Different tomato sauces – what do they mean?
Did you know that while all ketchup is technically tomato sauce, not all tomato sauce is ketchup? The same goes for chutneys, passata, relishes and other tomato sauces.
But what’s the difference between all the tomato sauces? What makes a chutney a chutney? We asked the NEFF kitchen to help us brush up on our tomato sauce knowledge and explore all of the complex ways we can consume the delicious, red fruit:
What’s a tomato chutney?
Traditionally, a chutney is a chunky, spicy, fruity jam-like condiment from South Asia. Often used as a side-dish to curries, the sweet burst of complex flavour is the perfect vessel for tangy, sweet, ripe tomatoes. Most tomato chutneys are made by simmering tomatoes and onions for lengthy periods with sugar, vinegar, chilli and curry powder or a range of other spices until the consistently is jam-like and the taste is sweet – perfect for cutting through salty or spicy dishes.
So, what’s tomato relish then?
Although similar to chutney, a relish is inherently savoury, and focuses on drawing out the tart, tangy complexity of the tomato flavour (rather than the sweetness). Relishes work well with pies, burgers and hotdogs, usually combining tomato and onion in a saucepan with garlic, salt, pepper and herbs or spices until relatively thick. In some cultures, relishes are slightly thinner in consistency, often served hot out of the pot (instead of from a jar in the fridge).
What about tomato passata?
Over in Italy, passata isn’t just a concentrated sauce that adds a punch of tomato flavour to family dishes: it’s a tradition. Each year, buckets of tomatoes are preserved and bottled for use throughout the coming months in pasta sauces, lasagnes, ratatouilles and more. Each family has their own recipe, but often passata is more simple than not – a simple blend of fresh tomatoes flesh separated from the skin and pulp and crushed into a puree. Depending on your family recipe you may choose to add basil, salt, pepper, lemon or olive oil, or to leave the seasoning until it is time to cook.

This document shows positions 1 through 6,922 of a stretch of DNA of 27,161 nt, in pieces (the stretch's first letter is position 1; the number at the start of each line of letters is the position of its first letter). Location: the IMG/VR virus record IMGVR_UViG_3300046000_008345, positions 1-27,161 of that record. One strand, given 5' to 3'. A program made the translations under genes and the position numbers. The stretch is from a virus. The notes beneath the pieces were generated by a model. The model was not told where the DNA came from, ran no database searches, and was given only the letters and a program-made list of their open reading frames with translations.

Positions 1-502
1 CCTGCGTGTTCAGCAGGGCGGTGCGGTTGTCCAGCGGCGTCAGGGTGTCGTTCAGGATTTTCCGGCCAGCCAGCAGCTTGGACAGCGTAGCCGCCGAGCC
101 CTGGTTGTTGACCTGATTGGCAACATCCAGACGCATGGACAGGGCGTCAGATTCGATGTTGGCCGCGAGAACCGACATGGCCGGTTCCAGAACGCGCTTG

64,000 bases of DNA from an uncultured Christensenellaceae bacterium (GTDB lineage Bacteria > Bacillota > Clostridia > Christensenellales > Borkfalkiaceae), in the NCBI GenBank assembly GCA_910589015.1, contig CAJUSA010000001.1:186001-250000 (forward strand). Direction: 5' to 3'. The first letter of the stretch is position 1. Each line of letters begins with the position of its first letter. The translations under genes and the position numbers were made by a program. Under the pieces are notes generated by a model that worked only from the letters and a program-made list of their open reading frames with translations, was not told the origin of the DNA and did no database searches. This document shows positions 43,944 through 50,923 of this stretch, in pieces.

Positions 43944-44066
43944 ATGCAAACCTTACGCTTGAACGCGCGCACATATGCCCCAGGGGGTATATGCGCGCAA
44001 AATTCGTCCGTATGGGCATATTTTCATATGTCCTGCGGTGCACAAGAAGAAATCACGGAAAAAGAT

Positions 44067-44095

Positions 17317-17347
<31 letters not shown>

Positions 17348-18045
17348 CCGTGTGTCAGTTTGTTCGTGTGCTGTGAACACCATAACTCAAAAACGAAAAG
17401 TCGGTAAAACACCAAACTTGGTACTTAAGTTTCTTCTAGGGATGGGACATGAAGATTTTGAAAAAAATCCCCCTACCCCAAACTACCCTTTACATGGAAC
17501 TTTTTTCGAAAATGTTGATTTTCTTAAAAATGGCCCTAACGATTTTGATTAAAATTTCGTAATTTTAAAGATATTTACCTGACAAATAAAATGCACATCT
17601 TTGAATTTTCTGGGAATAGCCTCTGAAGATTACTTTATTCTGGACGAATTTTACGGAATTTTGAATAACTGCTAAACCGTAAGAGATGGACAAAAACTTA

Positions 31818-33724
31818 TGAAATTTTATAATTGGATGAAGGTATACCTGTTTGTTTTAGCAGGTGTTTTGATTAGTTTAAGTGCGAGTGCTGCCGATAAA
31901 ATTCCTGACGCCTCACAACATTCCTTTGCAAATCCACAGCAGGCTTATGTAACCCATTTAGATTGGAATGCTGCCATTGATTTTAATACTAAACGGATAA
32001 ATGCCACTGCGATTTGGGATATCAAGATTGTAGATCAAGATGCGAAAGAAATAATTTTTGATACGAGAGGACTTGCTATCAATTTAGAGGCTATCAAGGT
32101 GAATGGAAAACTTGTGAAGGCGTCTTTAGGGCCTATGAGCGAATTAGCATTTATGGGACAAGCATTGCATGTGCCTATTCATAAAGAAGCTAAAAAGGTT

And what’s the difference between ketchup and tomato sauce?
Although tomato sauce can refer to a variety of condiments, ketchup is specifically a mix of tomatoes, sugar, vinegar and spices – always served cold. The ketchup you find in the shops is packed with artificial flavouring and colouring, although traditional ketchup is a little more natural.
Tomato sauce, on the other hand, can be served hot, and is often made from tomatoes, oil and stock. Its uses are much more varied, including as a pasta sauce or as a topping for meat or vegetables.
Now that you know the difference… why not put your overripe tomatoes to good use and give one of the above a try?